In our book, The Peanut Story, Little Honey tells a story to help her little brother, Baby Tru, fall asleep. The story she tells comes from her heart. She believes that Baby Tru must be lonely so she conjures up a friend for him. Little Honey then relies on her own experiences to imagine Baby Tru as a child about her age, having the kinds of adventures with his friend that she is capable of envisioning. This story within a story is all about love.
Our Little Honey books began as oral stories that author, Rachel Eisenhauer, told to her children before bed when they were little. Our brother overheard her one night and encouraged her to write the stories down. However, Rachel was not pleased with the outcome of the written stories and, instead, chose to record the story telling and then transcribe the recorded versions to written word. Each of these stories was a mother’s gift to her children – a gift of love.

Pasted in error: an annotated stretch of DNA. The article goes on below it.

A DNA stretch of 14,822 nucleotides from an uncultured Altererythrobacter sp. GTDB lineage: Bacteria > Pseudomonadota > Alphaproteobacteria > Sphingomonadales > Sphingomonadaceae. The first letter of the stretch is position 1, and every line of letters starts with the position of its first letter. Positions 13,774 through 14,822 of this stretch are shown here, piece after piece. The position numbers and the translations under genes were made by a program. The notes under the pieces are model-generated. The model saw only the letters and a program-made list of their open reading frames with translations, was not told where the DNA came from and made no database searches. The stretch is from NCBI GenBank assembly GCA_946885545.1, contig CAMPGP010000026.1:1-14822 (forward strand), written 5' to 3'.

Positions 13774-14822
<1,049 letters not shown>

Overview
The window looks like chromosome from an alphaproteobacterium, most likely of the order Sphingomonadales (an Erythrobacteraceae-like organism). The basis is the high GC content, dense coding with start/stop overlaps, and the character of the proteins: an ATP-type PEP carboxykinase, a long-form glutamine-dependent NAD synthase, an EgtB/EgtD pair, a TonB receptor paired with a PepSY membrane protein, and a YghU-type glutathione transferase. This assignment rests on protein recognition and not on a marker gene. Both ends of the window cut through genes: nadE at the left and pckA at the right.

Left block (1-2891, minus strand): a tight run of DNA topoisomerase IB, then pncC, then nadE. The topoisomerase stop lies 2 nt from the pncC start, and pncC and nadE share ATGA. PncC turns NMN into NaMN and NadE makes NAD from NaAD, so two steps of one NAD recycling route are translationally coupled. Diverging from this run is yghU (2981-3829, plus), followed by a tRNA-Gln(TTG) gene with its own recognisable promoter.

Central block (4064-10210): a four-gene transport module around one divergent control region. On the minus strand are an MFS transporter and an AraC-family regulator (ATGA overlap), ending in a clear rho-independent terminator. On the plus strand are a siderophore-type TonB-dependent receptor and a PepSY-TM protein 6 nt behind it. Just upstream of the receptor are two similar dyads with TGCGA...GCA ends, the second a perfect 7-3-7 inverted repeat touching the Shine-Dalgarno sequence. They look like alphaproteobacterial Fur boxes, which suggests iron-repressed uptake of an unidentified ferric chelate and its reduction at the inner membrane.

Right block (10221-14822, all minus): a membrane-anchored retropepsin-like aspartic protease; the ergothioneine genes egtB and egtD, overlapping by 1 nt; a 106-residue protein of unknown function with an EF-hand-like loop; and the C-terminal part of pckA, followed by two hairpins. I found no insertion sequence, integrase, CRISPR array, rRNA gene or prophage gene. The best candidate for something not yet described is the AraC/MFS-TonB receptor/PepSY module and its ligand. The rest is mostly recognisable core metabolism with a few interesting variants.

Most of us feel powerful connections to stories and their tellers. There is not only a level of comprehension that occurs when a story is told but an emotional response as well. We pour our hearts and souls into the stories we tell and children not only enjoy hearing them but they absorb that love. The impact of stories on children is vast and includes helping them develop empathy and a sense of identity. As they visualize themselves in the stories they hear, children can reimagine the world they live in.
Each Little Honey book is a story that came from the heart. So it seemed only natural that within the final story of our series, the final little lesson would be “Sharing stories with family and friends is a special way to show love.” It is our deepest hope that you and your children will sense the love in our stories.
One story I remember reading and sharing with my brother when we were both children was Peter Pan. A world where children could fly intrigued and excited me and I wanted to share that with someone I loved. What stories did you love as children? Do you tell your children stories about your childhoods? If so, feel free to share some of your adventures – or the response of your children – in the comments.